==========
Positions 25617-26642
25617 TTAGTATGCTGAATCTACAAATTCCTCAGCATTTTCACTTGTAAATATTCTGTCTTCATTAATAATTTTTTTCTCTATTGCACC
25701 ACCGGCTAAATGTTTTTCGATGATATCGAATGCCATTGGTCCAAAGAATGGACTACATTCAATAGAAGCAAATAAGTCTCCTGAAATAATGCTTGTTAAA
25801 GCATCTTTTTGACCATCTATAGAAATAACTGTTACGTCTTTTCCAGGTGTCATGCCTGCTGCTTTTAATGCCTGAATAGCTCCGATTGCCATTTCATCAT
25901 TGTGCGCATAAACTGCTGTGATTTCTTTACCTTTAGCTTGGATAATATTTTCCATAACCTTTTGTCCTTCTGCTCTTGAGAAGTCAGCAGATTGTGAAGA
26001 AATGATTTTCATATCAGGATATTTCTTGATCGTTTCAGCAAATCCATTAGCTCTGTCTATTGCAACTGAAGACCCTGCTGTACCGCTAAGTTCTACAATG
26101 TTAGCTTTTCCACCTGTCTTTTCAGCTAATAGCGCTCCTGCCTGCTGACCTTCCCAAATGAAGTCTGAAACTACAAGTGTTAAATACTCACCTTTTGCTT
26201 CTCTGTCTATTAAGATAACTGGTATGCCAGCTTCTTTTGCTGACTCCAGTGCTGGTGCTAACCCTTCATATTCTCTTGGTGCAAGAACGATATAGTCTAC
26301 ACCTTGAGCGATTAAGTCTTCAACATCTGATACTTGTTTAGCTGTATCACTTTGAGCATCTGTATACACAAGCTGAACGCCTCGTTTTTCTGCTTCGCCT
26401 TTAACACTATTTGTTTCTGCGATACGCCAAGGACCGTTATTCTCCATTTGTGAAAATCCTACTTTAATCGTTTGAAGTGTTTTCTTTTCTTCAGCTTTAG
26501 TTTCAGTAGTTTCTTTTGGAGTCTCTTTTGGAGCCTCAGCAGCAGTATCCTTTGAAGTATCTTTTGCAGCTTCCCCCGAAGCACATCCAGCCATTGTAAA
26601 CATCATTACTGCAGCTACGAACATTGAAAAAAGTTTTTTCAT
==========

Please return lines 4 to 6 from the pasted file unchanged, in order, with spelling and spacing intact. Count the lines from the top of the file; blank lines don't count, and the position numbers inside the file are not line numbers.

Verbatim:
25801 GCATCTTTTTGACCATCTATAGAAATAACTGTTACGTCTTTTCCAGGTGTCATGCCTGCTGCTTTTAATGCCTGAATAGCTCCGATTGCCATTTCATCAT
25901 TGTGCGCATAAACTGCTGTGATTTCTTTACCTTTAGCTTGGATAATATTTTCCATAACCTTTTGTCCTTCTGCTCTTGAGAAGTCAGCAGATTGTGAAGA
26001 AATGATTTTCATATCAGGATATTTCTTGATCGTTTCAGCAAATCCATTAGCTCTGTCTATTGCAACTGAAGACCCTGCTGTACCGCTAAGTTCTACAATG